Jamal Khashoggi's Death Highlights Ties Between a Connecticut College and Saudi Security

Widespread revulsion over the reported murder of Saudi writer Jamal Khashoggi has brought renewed attention to a Connecticut college with ties to the kingdom’s police and intelligence establishment.

Human rights activists protested in 2016 when the University of New Haven, in Connecticut, signed an agreement to help the King Fahd Security College in Riyadh train "Saudi Arabia's next generation of security professionals” in "criminal justice, national security, and forensic science studies,” according to a UNH announcement at the time.

The protest, lodged by the Middle East Crisis Committee, a New Haven-area group of liberal academics and activists, went nowhere. But this week the university's arrangement with the Saudis came under renewed fire when news reports accused Salah Muhammed al-Tubaigy, a board member of the Society of of Forensic Medicine at King Fahd Security College, of being the man who allegedly dismembered Khashoggi’s body in the Saudi consulate in Istanbul. Al-Tubaigy is head of forensics at the Saudi General Security Department, which oversees King Fahd.

The committee also called on directors of Yale University Law School’s Abduallah S. Kamel Center for the Study of Islamic Law, which is funded by a Saudi potentate detained last year on corruption charges, “to speak out” against the Khashoggi murder, “an outrageous violation of any legal precept.”

But it saved its greatest wrath for the ties between the Saudis and UNH’s Henry C. Lee College of Criminal Justice and Forensic Sciences. Lee is a legendary forensic scientist who worked on several high profile  murder cases, including O.J. Simpson and JonBenét Ramsey as well as Phil Spector and a reexamination of the President John F. Kennedy assassination.

“We have asked how they can justify doing work with a police college in a country with an absolute monarchy and a justice system known for prosecuting activists calling for democratic rights and full equality for women, one where suspects are tortured,”  Stanley Heller, executive director of the Middle East Crisis Committee, said in a statement Friday “We’ve been met only with silence.”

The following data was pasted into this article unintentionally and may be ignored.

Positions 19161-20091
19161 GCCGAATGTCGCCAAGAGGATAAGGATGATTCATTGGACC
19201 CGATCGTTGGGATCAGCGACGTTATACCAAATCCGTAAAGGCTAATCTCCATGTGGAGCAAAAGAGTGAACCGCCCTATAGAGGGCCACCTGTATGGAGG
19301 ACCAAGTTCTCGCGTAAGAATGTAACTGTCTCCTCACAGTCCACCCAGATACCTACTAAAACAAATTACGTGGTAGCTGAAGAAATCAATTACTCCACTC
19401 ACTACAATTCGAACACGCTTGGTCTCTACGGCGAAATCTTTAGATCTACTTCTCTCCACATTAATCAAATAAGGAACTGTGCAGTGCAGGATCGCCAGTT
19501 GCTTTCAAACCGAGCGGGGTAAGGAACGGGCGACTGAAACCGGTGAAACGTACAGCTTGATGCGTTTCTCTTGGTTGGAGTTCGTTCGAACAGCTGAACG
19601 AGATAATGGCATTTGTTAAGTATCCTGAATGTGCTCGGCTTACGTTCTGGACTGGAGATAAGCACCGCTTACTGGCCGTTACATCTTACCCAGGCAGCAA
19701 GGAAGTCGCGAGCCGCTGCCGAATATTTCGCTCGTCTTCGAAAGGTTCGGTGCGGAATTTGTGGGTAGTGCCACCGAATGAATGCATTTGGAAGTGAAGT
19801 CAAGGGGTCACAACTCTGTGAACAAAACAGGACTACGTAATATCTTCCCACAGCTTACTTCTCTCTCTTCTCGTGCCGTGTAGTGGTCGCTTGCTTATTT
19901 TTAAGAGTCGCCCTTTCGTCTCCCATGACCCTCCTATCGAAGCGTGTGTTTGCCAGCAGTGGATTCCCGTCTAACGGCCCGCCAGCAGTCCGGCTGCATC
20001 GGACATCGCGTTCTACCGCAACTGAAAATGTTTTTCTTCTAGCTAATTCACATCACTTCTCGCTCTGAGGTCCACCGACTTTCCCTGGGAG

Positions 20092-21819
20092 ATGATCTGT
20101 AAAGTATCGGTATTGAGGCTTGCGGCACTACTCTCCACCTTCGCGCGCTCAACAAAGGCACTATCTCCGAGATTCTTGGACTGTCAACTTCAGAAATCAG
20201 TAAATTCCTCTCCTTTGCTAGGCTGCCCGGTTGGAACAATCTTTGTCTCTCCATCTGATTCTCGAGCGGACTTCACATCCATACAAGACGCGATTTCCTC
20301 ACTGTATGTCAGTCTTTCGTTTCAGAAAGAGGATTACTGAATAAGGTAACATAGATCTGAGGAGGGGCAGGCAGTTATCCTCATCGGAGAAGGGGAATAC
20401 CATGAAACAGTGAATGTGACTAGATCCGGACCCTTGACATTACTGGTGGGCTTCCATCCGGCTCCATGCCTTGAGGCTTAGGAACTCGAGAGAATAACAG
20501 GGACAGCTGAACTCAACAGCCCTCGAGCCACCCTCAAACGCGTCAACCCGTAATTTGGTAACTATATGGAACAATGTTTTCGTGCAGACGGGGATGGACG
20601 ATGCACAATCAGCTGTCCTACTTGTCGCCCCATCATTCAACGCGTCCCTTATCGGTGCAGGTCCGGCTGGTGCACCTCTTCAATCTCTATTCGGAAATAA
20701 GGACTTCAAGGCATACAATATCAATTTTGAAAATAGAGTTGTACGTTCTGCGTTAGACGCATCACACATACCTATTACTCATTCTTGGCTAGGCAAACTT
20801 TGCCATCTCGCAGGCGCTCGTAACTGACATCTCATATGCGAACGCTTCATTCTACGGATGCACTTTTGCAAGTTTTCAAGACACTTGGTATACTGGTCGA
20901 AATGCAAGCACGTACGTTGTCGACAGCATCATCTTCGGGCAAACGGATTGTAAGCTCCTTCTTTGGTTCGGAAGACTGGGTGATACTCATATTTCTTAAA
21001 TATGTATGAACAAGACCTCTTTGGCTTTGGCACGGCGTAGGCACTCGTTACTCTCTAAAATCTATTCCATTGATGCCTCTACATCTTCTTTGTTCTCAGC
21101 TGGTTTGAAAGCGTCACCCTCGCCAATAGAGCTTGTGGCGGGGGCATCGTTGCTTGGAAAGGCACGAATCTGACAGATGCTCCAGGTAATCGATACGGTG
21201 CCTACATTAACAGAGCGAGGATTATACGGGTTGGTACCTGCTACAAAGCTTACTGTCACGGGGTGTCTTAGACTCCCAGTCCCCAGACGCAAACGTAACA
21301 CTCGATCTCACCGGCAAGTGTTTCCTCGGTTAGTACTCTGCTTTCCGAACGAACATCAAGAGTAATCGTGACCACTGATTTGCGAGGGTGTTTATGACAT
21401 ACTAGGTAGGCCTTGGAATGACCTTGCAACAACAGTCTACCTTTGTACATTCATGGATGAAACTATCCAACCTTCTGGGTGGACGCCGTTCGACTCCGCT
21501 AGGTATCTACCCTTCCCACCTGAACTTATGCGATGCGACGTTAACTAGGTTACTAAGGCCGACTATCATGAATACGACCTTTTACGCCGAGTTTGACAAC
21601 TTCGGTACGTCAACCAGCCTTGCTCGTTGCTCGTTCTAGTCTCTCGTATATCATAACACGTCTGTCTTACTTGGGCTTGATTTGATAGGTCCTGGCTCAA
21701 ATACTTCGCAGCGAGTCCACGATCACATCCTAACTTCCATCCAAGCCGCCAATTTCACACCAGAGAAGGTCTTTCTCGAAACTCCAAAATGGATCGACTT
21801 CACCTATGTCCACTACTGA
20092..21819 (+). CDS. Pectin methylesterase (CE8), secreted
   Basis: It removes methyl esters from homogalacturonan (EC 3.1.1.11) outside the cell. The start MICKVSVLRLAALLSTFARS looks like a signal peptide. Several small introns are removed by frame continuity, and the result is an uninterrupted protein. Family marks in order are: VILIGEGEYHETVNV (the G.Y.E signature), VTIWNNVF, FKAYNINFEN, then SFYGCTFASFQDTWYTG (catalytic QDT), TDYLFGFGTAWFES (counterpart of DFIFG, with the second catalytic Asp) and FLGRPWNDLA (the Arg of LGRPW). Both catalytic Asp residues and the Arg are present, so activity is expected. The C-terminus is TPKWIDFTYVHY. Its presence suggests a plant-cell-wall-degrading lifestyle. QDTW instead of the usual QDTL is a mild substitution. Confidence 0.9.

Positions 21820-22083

On Friday, Saudi state television admitted that Khashoggi died in the kingdom’s Istanbul consulate during “a fight that broke out." But the Middle East Crisis Committee isn’t buying it.

“In view of the Khashoggi murder we call on the University of New Haven, which has a security studies program at the police college of Saudi Arabia and is apparently teaching forensic skills there, to immediately suspend all cooperation with that college and to publicly explain what it is doing in Saudi Arabia,” Heller said. He noted that the Saudi General Security Department where al-Tubaigy is head of forensics, “controls all the police of Saudi Arabia and the King Fahd college.”

UNH spokeswoman Lyn Chamberlin told Newsweek in an interview that the university “has no ties with this individual,” Al-Tubaigy, and that the school’s only relationship with King Fahd Security College was “educational and administrative.”  

Heller noted that “the official publication” of the Saudi Society of Forensic Medicine at King Fahd College, the Saudi Journal of Forensic Medicine and Science, “lists al-Tubaigy and Henry C. Lee as Board members.”

“We’re not running the program” at King Fahd, Chamberlin said, “it’s only advisory.”  But when the partnership was announced in 2016, Kaplan said UNH was “excited to put the University of New Haven’s world-renowned programs in criminal justice, national security, and forensic studies at the service of the Kingdom of Saudi Arabia’s next generation of security professionals.”

Beside the program in Riyadh, about 200 Saudi students are enrolled in UNH’s criminal justice degree program in New Haven, Chamberlin said. Asked how much the Saudis were paying for its students to attend UNH, or for its advisory role with King Fahd College, she said she didn’t know offhand and would “get back” to Newsweek.

Two hours later Chamberlin, the school’s vice president for marketing and communication, emailed UNH President Steven Kaplan. Newsweek obtained the email. 

Chamberlin briefed Kaplan that she had consulted with the school’s two outside public relations firms on how to handle Newsweek’s inquiry about Saudi financing and that she had decided to stonewall further inquiries.

“I am not going to call him back,” she said of a Newsweek reporter, “and will say, if he calls me, that I am still trying to chase down the people who know more about this than I do. Our consensus is that there is nothing more we need say at this point…”

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